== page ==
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Culture Beyond Oil
Guest post: Kevin Smith, Platform
In the last couple of years, art-interventionists Liberate Tate have generated a lot of debate and column inches over the issue of oil sponsorship of the arts, through a series of dramatic performances in gallery spaces, often using molasses or other ‘oil like substances’. It may seem like a relatively trivial issue, but the fact that oil companies put so much energy and attention into their cultural sponsorship programmes leads one to suspect that it plays a key role in how they construct their ‘social licence to operate.’
This term widely used in business and government circles that usually applies to the process of engendering support for a company’s activities in the communities who live close to their factories, oil wells, and so on. This term can shed light on how corporations construct public support far from the places of extraction or manufacture — for example how BP builds support in London. The construction of the social licence to operate is what links gallery-goers in London to the devastation of boreal forests and indigenous communities in Canada through tar sands extraction.
As part of the next stage in the campaign to drive oil companies out of the arts, Platform, Art Not Oil and Liberate Tate are launching a glossy art publication called ‘Not if but when – Culture Beyond Oil’. The single issue, limited edition publication features artworks in dialogue with the BP Gulf of Mexico catastrophe and articles that set out the compelling arguments for an end to BP and Shell’s murky involvement with many of the nation’s favourite cultural institutions.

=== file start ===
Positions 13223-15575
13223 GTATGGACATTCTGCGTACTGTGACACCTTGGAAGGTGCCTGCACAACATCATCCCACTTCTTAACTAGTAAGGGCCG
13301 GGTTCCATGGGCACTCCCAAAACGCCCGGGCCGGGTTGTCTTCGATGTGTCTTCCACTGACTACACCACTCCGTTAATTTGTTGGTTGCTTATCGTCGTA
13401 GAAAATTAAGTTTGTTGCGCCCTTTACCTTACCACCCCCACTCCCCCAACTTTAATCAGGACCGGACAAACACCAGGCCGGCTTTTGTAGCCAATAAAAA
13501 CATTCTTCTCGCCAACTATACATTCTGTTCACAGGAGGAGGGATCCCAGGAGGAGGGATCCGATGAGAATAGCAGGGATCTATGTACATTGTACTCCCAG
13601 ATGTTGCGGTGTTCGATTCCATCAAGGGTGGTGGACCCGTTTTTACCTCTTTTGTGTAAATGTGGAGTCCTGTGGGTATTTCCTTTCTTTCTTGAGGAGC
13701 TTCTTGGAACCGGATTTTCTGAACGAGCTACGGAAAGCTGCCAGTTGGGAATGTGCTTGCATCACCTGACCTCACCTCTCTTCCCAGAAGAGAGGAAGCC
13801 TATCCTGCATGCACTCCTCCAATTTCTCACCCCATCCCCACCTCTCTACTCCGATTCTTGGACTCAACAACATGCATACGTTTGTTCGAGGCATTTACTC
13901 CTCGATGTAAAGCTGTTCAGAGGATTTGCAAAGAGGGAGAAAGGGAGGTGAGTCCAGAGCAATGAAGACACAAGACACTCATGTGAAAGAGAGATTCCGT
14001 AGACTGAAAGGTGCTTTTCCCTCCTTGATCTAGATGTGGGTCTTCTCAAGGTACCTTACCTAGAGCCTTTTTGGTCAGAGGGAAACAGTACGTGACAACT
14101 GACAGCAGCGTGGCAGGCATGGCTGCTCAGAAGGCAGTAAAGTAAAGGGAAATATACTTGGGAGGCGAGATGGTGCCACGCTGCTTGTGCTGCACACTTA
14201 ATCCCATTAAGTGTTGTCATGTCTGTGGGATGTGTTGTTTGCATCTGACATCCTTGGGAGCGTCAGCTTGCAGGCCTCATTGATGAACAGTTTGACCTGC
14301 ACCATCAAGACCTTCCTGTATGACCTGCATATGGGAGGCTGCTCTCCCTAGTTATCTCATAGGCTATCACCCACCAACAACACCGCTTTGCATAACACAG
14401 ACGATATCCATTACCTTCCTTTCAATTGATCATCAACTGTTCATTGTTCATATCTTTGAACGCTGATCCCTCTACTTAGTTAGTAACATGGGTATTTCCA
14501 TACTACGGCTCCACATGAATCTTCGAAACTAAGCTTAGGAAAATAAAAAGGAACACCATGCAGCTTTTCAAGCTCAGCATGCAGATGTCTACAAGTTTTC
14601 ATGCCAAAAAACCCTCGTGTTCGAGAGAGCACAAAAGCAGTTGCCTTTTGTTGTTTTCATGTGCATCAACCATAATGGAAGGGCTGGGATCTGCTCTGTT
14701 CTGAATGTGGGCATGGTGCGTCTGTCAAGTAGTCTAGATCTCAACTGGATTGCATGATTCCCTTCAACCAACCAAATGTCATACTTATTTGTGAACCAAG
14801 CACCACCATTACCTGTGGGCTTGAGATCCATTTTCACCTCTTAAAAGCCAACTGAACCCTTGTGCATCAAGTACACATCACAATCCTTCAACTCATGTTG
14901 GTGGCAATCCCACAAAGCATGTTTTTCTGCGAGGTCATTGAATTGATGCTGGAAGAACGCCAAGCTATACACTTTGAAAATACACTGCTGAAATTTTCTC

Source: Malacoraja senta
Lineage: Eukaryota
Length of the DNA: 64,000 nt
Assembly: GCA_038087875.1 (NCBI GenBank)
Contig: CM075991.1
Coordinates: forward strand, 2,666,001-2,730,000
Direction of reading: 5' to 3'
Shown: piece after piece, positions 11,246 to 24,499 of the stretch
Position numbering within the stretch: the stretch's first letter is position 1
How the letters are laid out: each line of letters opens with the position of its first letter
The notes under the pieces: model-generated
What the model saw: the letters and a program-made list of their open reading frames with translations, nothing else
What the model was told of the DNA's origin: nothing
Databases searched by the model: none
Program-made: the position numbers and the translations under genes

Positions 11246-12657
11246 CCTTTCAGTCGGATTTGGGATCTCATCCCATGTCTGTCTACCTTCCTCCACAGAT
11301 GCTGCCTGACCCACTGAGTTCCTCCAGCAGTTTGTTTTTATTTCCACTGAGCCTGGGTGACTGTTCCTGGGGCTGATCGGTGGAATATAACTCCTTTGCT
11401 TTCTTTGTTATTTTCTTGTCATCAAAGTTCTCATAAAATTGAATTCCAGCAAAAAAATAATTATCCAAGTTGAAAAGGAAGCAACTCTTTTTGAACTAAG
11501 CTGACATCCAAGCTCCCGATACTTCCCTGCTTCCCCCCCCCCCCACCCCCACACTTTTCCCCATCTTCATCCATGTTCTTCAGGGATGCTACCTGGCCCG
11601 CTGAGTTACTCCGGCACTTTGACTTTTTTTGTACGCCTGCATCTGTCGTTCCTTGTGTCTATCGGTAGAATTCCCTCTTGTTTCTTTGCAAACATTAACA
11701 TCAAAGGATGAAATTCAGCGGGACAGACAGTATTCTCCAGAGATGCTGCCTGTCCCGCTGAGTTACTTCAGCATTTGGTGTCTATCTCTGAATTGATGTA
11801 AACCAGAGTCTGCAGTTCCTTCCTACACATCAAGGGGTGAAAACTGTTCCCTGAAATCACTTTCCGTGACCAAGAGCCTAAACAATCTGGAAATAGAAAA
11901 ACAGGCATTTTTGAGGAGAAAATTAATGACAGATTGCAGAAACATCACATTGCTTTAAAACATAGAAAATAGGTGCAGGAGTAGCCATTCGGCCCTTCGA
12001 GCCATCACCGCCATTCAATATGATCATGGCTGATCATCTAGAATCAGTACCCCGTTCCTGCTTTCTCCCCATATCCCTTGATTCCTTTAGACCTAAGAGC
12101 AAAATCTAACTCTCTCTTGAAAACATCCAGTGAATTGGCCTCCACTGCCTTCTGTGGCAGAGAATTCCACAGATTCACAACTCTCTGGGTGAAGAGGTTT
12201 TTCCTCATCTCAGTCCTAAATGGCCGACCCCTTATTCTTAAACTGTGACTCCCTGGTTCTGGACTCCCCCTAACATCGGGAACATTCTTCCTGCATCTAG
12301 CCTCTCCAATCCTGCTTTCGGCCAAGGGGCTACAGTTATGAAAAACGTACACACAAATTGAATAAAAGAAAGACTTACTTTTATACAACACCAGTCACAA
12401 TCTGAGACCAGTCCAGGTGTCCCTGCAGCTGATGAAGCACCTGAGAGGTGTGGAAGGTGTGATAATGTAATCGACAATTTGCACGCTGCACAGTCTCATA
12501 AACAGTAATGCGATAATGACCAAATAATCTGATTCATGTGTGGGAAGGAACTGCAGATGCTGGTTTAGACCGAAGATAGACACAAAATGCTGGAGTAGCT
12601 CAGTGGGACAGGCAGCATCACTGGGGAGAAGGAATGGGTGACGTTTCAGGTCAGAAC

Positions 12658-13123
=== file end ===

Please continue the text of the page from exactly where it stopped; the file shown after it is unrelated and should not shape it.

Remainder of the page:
On Tuesday 29th of November, German artist Ruppe Koselleck will be spending the day making unique oil monographs in each of the 1,000 publications using oil that he collected washed up on the shore from the Deepwater Horizon disaster. In the evening, from 6.00 to 8.30 at the Free Word Centre in London, we’re launching the publication, with some music, nibbles and some short presentations. And we’d love you to come down too.
Even if you aren’t based in London, you can still order an advance copy of the publication here. All the money raised beyond the printing and distribution costs will be going towards the campaign work.
Breaking the sponsorship link between Tate and BP will not alone prevent the devastating tar sands projects being inflicted across the Northern wildernesses of Canada. By creating and informing a public debate that questions the legitimacy of these companies in being associated with respectable and cherished cultural institutions, we can strengthen attempts to hold them accountable in other political and financial spheres. This is an essential step in ending the stranglehold that the companies have on the corridors of power – a major obstacle that we face in the transition to a low carbon society.
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